After a few years of fumbling around in various jobs in various industries, it became apparent to me that the field in which I'd do the best was IT. Not because I had any coding skillz (I'm a French Major and the only coding language I'd studied was Pascal--with a soupcon of C) but because after a few small successes (learning HTML, learning Dreamweaver, figuring out how AppleTalk work) that I'd had incidentally while doing other jobs, it came to my attention that if I wasn't scared of computers I could learn to deal with them. It was certainly better than dealing with people.
I'd worked, in various administrative capacities**, for a Formula 1 team, a car company and web development company. While working for the Formula 1 team I learned to use Dreamweaver (at the time, I had to close all the other programs on my desktop in order for the computer to have enough resources to run Dreamweaver 1.0) type-setting the copy in the French, Engilsh, German sections of the website and checking the French and English portions. At the end of this project he told me "toi aussi tu peut être web-master!" (You can be a web-master too!) At the time, I wanted to be a Formula 1 journalist--unfortunately so does half Europe.
When I got a job as a receptionist at a web-company several people saw that I am bright and tried to develop me. I learned HTML, some time doing QA, and wrote a few business proposals. While it was nice of these people to try to help me out--none of them had any follow through. They had other things to do, and the firm needed a receptionist (best not develop her too quickly or we'll have to hire and train another one!) More significantly, I started in 2000--when they were still getting business all the time. But soon it was 2001 and the phone wasn't ringing anymore. The Patriots had decided to find a new web-developer and we weren't getting any calls from EMC either.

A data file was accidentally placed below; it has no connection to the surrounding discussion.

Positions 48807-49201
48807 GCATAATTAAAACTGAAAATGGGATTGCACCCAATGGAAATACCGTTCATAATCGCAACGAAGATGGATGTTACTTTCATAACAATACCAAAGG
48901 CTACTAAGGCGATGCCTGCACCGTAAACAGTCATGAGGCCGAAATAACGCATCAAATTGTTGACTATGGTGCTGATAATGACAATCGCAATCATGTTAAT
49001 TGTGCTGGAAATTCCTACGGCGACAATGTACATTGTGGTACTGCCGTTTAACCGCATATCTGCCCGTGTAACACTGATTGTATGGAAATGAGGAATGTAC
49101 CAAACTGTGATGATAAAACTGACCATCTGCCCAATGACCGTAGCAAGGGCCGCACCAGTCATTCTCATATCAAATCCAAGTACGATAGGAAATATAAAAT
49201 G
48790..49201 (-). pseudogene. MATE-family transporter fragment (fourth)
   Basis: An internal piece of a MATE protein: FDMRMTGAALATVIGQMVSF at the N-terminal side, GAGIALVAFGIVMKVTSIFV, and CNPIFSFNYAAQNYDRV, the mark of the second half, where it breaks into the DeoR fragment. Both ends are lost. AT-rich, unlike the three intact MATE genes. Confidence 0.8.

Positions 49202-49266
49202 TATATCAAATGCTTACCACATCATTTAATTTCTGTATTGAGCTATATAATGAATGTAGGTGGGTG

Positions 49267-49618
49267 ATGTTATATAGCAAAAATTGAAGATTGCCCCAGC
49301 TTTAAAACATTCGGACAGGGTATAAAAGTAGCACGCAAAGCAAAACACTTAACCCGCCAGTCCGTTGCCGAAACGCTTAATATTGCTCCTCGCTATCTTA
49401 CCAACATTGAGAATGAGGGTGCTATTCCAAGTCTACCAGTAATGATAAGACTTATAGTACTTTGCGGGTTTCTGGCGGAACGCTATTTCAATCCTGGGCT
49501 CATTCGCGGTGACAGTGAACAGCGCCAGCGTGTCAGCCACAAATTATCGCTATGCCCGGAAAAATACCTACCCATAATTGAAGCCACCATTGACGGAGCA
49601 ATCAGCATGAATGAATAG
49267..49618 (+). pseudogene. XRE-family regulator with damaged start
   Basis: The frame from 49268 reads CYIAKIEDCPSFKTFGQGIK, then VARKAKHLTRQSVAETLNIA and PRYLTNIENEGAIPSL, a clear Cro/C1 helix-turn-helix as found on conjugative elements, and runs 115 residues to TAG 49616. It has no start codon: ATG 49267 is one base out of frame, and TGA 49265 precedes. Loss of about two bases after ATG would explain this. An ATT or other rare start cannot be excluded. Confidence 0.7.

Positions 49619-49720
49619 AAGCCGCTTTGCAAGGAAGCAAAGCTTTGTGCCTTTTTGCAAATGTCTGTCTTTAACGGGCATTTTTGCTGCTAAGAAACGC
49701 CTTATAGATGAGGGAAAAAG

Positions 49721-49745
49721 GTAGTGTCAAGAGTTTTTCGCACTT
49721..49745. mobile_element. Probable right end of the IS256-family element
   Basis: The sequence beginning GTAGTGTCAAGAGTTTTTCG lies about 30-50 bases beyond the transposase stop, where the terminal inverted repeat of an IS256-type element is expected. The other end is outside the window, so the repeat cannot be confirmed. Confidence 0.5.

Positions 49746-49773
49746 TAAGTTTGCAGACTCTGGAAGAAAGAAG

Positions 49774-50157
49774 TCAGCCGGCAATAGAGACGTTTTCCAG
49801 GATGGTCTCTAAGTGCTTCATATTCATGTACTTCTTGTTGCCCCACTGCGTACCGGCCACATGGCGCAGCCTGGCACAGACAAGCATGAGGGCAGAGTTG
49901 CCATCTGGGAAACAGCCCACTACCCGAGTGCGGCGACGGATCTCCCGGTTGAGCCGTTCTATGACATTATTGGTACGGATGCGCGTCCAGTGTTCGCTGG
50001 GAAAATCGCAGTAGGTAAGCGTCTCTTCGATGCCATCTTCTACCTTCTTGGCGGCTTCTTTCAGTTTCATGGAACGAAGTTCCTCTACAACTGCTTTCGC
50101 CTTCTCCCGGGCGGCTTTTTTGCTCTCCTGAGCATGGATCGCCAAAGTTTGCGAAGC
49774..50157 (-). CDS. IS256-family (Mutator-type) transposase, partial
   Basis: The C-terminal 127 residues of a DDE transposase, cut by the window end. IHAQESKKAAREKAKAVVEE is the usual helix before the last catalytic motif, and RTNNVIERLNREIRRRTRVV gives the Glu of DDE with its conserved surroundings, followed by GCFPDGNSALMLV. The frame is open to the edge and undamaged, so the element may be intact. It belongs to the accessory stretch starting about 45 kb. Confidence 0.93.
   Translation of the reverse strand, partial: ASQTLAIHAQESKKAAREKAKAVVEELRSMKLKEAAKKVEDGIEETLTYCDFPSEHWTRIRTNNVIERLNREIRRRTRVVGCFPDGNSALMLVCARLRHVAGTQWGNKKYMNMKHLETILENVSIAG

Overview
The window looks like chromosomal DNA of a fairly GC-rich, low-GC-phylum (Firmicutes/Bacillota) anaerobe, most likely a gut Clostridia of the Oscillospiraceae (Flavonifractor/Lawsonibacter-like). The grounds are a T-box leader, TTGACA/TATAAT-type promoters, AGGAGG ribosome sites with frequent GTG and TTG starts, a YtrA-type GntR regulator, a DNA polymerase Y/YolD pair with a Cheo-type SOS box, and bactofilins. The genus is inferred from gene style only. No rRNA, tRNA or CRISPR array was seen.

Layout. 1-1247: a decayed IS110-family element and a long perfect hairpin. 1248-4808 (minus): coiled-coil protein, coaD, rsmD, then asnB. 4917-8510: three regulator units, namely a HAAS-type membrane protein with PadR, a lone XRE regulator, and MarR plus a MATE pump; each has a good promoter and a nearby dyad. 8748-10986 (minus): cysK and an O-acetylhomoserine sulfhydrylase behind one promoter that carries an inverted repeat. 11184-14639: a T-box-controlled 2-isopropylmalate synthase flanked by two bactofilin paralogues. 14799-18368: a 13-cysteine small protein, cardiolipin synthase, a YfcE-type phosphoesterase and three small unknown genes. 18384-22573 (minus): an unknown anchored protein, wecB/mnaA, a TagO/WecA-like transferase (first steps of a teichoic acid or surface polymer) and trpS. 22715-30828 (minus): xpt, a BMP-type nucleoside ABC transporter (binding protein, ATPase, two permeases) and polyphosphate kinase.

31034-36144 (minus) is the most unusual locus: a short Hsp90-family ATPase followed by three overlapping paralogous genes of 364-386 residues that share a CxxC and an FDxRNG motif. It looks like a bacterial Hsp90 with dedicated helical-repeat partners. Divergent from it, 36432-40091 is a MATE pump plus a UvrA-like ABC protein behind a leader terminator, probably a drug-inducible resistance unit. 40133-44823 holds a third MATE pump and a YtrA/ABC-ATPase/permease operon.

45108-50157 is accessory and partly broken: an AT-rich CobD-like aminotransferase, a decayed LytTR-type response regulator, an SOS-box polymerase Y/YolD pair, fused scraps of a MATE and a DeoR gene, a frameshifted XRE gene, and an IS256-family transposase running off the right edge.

In the mean time I noticed that the Sys Admin--who was probably not any smarter than I was and who spent most of his time un-jamming the network printer (not something you need a CS degree to do) was probably making three or four times what I made in salary.
Because this was a geek firm, people installed their own software. At some point in time I decided to start installing my own software as well (if I screwed up, it was no more than was to be expected of the receptionist.) One of the desktop scanners got jammed. The only guy who knew how to unjam it was the CEO. Since this was my boss's scanner I walked in as the CEO was cleaning it and asked him to show me how to fix it. He did so.
By Fall of 2001 the writing was on the wall for the web company. We'd had two rounds of lay-offs and the founders had quit. It was a miserable place. I'd dyed some streaks in my hair blue an taken to playing the Clash and Black Sabbath on my PC. I figured that no one could object since we had no clients.
Clearly I needed a new job, the trick was to find one that would allow me to move out of administrative duties (at which I have always been terrible) into IT. There was a small financial firm in Back Bay that wanted an Office Administrator and Webmaster. They gave me an interview.
"We need someone to take on some of the tech support here--it's mostly my business partner who deals with it." Said my soon to be boss "Obviously, if I'd hired some grandmother who could barely use a computer this wouldn't be a consideration."
He also said, and this amuses one of my best friends much "Some of our clients are people who live in Cambridge or JP and are into Socially Responsible Investing." She (my buddy who was living in JP at the time--I was living in Cambridge) always says I should have said "Some of my best friends live in Cambridge and JP." Instead I stammered something about how please I was that in spite of being a financial firm, they weren't all right-wing assholes.
I took the job as Office Administrator/tech support/web-mistress/carpenter/gardener. The firm has grown to the point where I moved into a purely technical role 4 years ago.
I accomplished this by working 6 or 7 day weeks (before the company was well off enough to offer comp time or overtime pay) going to Bunker Hill to take classes in operating systems and SQL and generally busting my ass. I was really hoping to work my way towards Director of IT, but so far I've only gotten to the point of desktop support.
Along the way I've learned a great deal about how small business operate, Windows Server 2008, how to deal with other people, ACAT and non-ACAT transfers, 201 CMR 17, smartphone support (mostly I've learned that Droids suck) and how to give a PowerPoint presentation (strictly speaking, I learned most of that in Business School.)
So. Now what?
*From HMS Pinafore
**because if you have a degree in French Literature you have to start out as an administrative assistant or a receptionist. Not because you're particularly suited for the job, but because it's an entry level position.